Should YSU Join the MAC?

By David Ford

In their athletic programs, Youngstown State University participates as a Division I program. For the majority of their sports (both men and women), the Penguins compete in the Horizon League, with the exception of their football and bowling programs.

Since 1997, the football program has competed in the Missouri Valley Football Conference, formerly Gateway Conference, while the bowling team is in the Southland Bowling League. The location of their conference opponents and travel schedules in all sports play an important factor in debating whether or not YSU would consider a move to the Mid-American Conference.

The majority of the institutions who compete in the MAC are located within viable distances of YSU. Six schools are located in Ohio, including the University of Akron, Bowling Green State University, Kent State University, Miami University, Ohio University and the University of Toledo.

If YSU left the MVFC and Horizon League and joined the MAC in all their respective athletic programs, it would allow the Penguins teams, students and fans to travel to away venues, and vice versa. In addition, the Penguins could form in-state rivalries with their sister institutions, like Kent State and Akron, among others. YSU also has the talent to compete with the MAC programs, both on the field and on the recruiting trail.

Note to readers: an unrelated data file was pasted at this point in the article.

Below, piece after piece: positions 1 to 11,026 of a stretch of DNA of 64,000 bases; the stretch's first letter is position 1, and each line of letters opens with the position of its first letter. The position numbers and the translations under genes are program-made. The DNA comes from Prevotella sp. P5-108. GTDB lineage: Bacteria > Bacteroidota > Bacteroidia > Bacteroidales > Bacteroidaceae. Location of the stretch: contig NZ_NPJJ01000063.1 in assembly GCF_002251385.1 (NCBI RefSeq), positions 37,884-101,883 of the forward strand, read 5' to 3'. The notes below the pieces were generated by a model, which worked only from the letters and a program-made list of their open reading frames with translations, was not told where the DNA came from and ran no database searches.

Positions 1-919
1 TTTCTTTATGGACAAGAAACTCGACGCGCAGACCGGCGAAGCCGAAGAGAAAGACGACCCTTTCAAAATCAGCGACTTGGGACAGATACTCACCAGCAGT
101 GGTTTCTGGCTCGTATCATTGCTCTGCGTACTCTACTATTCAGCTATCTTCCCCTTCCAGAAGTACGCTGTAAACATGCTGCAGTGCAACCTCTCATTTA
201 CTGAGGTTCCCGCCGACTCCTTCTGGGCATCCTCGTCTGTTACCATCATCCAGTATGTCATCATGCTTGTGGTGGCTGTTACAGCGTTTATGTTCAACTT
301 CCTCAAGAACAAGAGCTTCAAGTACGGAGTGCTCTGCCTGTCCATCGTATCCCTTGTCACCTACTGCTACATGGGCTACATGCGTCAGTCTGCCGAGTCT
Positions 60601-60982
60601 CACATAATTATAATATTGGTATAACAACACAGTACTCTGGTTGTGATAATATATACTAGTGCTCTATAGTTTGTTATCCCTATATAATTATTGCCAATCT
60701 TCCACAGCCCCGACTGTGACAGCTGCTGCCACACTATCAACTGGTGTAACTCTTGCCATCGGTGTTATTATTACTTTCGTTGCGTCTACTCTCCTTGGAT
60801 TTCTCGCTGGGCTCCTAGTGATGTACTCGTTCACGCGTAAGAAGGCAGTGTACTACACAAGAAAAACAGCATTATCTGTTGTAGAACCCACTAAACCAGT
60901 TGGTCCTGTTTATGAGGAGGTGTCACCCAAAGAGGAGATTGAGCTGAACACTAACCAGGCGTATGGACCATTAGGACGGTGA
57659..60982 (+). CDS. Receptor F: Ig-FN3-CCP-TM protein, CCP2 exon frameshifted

YSU Athletic Director Ron Strollo said the MVFC presents geographic challenges for the Penguin football team; however, the level of competition is at an extremely high level.

“It’s a challenge with the Missouri Valley Conference, since we’re on the far eastern end of all the teams. Really, the only place our fans have the chance to drive to is Indiana State, and even that is still six or seven hours away, but it’s unbelievable football. Our conference [in football] is by far the best at our level, although we might not have those typical rivalry schools, the level of football is at a very high level.”

While the Penguins could recruit and compete with MAC programs in football, YSU wouldn’t necessarily consider the move. In terms of their other programs, Strollo said the university is content where it currently stands; a conference move isn’t in their plan.

Strollo said the funding would be just one issue the Penguins would face if they moved conferences. If the Penguins football team moved into the MAC, a complete Division I upgrade would also result. YSU competes in the Football Championship Subdivision, while the MAC schools compete in the Football Bowl Subdivision.

“The challenge is how athletics are funded. You’re looking at a conference that probably spends double what we’re spending. To get in there, you’re probably talking a $15 million a year investment, and I don’t think that’s necessarily appropriate or needed,” Strollo said in an interview last semester.

In addition, Strollo said YSU athletics are in a good spot where they are.

“We have just as many sports as those schools, and we’re able to operate at half the price, and our kids ultimately have really good experiences,” Strollo said. “At the end of the day, some of our athletes will be able to make some money playing their sports. You want them to feel good about the decision they made to come to Youngstown State. I think we’re in the right spot; the Horizon League is a great league.”

While the MAC presents the opportunity for the Penguins to develop in-state rivalries and the chance for fans and students to travel efficiently, it’s not in YSU’s future plans.